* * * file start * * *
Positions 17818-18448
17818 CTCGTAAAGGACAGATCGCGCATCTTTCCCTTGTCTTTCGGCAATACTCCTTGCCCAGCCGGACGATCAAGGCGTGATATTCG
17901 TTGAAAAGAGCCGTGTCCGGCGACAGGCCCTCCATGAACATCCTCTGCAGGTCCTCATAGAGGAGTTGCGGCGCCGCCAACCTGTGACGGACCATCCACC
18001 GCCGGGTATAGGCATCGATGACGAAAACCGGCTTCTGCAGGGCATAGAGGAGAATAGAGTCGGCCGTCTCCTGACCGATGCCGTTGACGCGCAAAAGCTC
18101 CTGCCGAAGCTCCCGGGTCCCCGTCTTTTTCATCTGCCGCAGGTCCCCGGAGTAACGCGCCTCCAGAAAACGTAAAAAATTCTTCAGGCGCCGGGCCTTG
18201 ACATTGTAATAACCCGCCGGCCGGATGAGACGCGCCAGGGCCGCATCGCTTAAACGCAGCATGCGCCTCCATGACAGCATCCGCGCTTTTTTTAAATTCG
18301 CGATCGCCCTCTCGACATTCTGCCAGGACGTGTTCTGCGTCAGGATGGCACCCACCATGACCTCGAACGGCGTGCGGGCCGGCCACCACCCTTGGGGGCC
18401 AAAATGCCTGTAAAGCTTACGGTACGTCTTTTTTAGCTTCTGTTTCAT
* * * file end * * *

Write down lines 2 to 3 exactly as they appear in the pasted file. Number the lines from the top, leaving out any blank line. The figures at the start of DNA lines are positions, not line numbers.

17818 CTCGTAAAGGACAGATCGCGCATCTTTCCCTTGTCTTTCGGCAATACTCCTTGCCCAGCCGGACGATCAAGGCGTGATATTCG
17901 TTGAAAAGAGCCGTGTCCGGCGACAGGCCCTCCATGAACATCCTCTGCAGGTCCTCATAGAGGAGTTGCGGCGCCGCCAACCTGTGACGGACCATCCACC